For leftover gravy, Adler’s book offers a simple solution: using it as a dip for sandwiches. She suggests adding dried figs to mulled wine, boiling and eating it with yoghurt or ice cream. And slicing Christmas cake thinly, then toasting, buttering and layering it like a tartine with gorgonzola cheese and fig jam or marmalade and cooked bacon.

As for leftover Quality Street chocolates – which in my household means a sickly amount of Orange Crèmes and Strawberry Delights – her advice is to offload them into a piñata and redistribute them at your next big party. It’s called regifting. What could be more festive?

Cheese and Chutney Puff Pastry Tart

Cheese and chutney puff pastry tart
© Facundo Bustamante
Leftovers: bits and bobs of cheese, fresh herbs
Serves: 4–6
Preparation: 10 minutes
Cooking: 1 hour

This tart is divine: creamy, cheesy loveliness inside a flaky pastry case, with sharp pickles to cut the richness. It’s ideal for using up scraps of cheese – see my tip below. I’ve specified puff pastry here because the light, buttery crust works brilliantly with the rich filling, but do use shortcrust if you prefer.

1sheet ready-rolled puff pastry
125ml (½ cup)full-fat (whole) milk
125ml (½ cup)double (heavy) cream
3large eggs
200g (about 2 cups)grated or crumbled cheese, plus extra for sprinkling
2 tbspfinely chopped fresh chives, parsley or other herbs, plus extra for sprinkling
3–4 tbspchutney or pickles (see tip below)
Fine sea salt
Freshly ground black pepper
  1. Line a 23cm (9in) loose-bottomed tart tin with the pastry, pressing it gently but firmly into the edges. Trim off any excess (freeze for later) and prick the base all over with a fork. Chill for 20 minutes.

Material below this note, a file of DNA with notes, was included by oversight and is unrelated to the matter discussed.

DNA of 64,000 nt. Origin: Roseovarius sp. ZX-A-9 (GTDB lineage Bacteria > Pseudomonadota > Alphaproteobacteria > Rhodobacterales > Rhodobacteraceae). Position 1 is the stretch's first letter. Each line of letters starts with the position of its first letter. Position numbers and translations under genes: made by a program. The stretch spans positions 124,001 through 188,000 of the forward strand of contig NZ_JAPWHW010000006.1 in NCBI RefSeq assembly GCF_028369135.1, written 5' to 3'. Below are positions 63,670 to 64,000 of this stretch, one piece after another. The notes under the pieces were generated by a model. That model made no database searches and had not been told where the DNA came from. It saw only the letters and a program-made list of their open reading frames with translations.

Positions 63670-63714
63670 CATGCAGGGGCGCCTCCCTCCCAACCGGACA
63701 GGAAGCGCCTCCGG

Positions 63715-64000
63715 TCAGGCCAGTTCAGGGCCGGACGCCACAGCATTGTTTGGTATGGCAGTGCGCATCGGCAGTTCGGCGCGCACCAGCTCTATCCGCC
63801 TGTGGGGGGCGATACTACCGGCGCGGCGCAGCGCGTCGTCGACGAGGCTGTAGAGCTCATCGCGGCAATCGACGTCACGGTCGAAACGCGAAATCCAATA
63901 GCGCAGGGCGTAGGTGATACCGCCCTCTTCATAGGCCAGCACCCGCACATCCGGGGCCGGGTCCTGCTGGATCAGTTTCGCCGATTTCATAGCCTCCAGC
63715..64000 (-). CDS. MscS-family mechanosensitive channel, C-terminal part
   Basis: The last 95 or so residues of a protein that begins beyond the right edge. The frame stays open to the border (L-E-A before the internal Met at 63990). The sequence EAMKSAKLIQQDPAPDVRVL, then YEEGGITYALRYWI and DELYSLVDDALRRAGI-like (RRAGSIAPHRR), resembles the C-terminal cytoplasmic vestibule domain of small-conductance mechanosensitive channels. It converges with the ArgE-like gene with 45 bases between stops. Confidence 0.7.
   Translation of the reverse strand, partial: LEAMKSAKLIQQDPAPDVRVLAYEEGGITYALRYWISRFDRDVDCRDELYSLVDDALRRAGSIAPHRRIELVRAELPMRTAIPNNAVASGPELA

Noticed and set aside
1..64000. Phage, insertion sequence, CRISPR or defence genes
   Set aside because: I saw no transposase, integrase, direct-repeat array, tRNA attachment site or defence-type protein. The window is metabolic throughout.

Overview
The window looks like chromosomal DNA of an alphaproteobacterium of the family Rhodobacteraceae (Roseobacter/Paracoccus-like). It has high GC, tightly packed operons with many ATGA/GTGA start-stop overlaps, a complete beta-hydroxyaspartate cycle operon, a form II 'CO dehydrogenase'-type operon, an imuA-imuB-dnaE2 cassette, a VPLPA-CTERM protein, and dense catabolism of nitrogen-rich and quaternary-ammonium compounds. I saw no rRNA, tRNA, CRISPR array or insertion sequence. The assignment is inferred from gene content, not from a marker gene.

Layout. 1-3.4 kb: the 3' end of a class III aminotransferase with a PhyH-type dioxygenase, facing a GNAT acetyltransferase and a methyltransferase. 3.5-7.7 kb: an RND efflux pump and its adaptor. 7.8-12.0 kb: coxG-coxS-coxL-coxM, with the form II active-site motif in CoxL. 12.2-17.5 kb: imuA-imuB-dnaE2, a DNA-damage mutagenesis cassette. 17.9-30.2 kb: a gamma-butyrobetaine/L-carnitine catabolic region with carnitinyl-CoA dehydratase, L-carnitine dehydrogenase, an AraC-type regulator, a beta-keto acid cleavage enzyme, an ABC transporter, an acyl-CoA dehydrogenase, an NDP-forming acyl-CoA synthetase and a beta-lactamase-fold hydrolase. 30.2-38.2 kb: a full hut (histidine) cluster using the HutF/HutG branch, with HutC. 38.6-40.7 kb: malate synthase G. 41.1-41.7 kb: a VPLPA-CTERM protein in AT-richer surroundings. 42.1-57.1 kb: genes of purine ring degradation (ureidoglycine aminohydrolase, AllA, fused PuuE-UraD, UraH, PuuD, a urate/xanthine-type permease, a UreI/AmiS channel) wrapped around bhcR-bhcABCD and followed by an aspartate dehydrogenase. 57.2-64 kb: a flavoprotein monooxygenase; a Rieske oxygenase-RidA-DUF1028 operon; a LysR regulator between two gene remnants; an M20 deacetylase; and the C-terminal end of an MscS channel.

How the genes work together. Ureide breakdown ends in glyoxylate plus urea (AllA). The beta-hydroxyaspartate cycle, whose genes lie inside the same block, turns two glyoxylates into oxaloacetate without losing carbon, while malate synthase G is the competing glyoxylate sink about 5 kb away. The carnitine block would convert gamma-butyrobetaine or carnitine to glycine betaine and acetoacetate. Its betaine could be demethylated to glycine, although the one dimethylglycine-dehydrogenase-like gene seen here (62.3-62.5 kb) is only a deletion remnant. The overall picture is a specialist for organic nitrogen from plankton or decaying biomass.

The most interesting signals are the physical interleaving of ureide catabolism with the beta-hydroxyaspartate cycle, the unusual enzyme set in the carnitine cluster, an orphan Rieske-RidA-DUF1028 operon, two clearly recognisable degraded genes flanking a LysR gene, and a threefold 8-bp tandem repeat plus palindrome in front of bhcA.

2. Preheat the oven to 200°C/180°C fan/400°F/gas mark 6 and place a baking sheet inside. Crumple a sheet of baking paper, uncrumple it, then use it to line the pastry case. Fill with ceramic baking beans (or dried beans or rice), making sure they cover the base right up to the edge. Transfer to the hot baking sheet and bake for 15 minutes. Remove the paper and beans/rice and bake for a further 10–15 minutes until firm and pale gold.

  3. Meanwhile, beat together the milk, cream, eggs, cheese and herbs with a fork. Season generously with salt and pepper.

  4. Remove the tart case from the oven on its baking sheet – it will make it easier to transfer back to the oven when filled. Don’t worry if the base has puffed up a bit – just press down gently with your hand protected with a clean tea towel (dish towel). Spread a thin layer of chutney over the base of the tart case, then pour in the filling. Sprinkle the top with the extra cheese. Bake for 25-30 minutes or until just set (the middle will still be slightly wobbly), then scatter with chives.


Including a mix of cheeses, at least one with good flavour that melts well, like strong Cheddar, Lancashire, Gruyère, Comté or Taleggio, as well as a little punchy stuff like blue or Parmesan. Pizza mozzarella (the drier grated stuff, not fresh) is great for meltiness, but don’t use more than a quarter of the total amount, as the tart might be too oozy to cut. Use up those near-empty chutney jars loitering in the fridge. Fruity chutneys are fantastic – mango, fig or apple, for example. Finely chopped pickled walnuts scattered over the base of the tart work incredibly well too, as do caramelised onions from a jar.

Takeaway Curry Toastie with Lime Pickle

Takeaway curry toastie with lime pickle
© Facundo Bustamante
Leftover: takeaway or homemade curry or stew, bits of cheese, naan or flatbread, curry sauce
Makes: 1
Preparation: 10 minutes

It’s hard to be precise about quantities because much depends on the size of your bread – just don’t use too much filling or your toastie will leak. Make toasties with any leftover homemade stew or curry. This is my favourite technique for making toasties, but if you’re in possession of a proper toasted sandwich maker, use that.

Leftovermeat or vegetable curry
Butter, for buttering the bread
2medium slices of bloomer or sandwich loaf
Chopped coriander (cilantro) or parsley (optional)
35g (about one-third of a cup)grated Cheddar or other hard cheese (not Parmesan)
1 heaped tsplime pickle (or other pickle)
  1. Scoop the meat or veg out of the curry sauce and roughly chop.